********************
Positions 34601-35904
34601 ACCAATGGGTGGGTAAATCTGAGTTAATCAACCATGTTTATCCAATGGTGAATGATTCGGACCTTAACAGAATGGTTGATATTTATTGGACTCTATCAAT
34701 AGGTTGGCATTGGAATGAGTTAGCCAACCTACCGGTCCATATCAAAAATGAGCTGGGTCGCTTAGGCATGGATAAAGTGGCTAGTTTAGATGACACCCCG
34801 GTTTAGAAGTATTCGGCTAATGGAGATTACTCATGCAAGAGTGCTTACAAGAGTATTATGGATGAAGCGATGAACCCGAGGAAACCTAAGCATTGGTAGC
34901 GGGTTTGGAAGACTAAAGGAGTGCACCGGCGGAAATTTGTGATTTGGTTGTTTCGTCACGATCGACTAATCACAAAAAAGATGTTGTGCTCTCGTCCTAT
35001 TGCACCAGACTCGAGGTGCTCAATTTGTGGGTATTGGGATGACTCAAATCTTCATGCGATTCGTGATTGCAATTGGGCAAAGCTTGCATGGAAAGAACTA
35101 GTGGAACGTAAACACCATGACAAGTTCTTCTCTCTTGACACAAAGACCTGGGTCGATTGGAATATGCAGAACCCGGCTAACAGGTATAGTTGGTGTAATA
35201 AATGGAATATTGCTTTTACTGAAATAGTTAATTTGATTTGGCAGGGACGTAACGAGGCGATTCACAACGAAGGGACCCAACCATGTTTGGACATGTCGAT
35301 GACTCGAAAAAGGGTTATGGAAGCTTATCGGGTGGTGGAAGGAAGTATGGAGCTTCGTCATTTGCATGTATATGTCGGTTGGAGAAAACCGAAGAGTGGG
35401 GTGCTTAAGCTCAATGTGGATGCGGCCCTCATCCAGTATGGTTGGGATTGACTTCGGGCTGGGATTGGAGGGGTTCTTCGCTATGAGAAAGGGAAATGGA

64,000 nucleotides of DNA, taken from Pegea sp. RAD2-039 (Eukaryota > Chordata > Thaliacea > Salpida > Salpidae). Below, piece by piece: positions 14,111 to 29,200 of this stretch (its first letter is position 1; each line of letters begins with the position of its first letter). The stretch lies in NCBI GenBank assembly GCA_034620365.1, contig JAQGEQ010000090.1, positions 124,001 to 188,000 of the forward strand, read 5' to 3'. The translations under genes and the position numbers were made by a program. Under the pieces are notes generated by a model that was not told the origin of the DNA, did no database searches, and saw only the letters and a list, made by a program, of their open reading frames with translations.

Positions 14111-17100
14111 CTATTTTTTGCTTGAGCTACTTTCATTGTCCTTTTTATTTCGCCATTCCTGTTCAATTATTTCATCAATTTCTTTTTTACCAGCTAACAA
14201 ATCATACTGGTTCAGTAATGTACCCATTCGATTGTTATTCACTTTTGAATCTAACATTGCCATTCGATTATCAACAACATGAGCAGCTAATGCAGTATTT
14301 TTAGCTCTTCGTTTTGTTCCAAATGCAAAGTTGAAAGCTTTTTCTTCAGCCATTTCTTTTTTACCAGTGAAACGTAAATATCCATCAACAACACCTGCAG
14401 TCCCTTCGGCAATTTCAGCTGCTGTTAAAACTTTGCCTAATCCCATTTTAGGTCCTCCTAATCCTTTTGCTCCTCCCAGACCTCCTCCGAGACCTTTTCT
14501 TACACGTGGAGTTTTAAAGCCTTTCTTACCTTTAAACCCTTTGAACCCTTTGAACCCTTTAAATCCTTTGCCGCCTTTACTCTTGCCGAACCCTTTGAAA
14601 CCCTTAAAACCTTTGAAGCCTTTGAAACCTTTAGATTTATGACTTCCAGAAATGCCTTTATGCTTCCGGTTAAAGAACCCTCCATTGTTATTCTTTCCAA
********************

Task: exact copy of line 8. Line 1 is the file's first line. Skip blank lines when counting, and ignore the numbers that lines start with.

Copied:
35201 AATGGAATATTGCTTTTACTGAAATAGTTAATTTGATTTGGCAGGGACGTAACGAGGCGATTCACAACGAAGGGACCCAACCATGTTTGGACATGTCGAT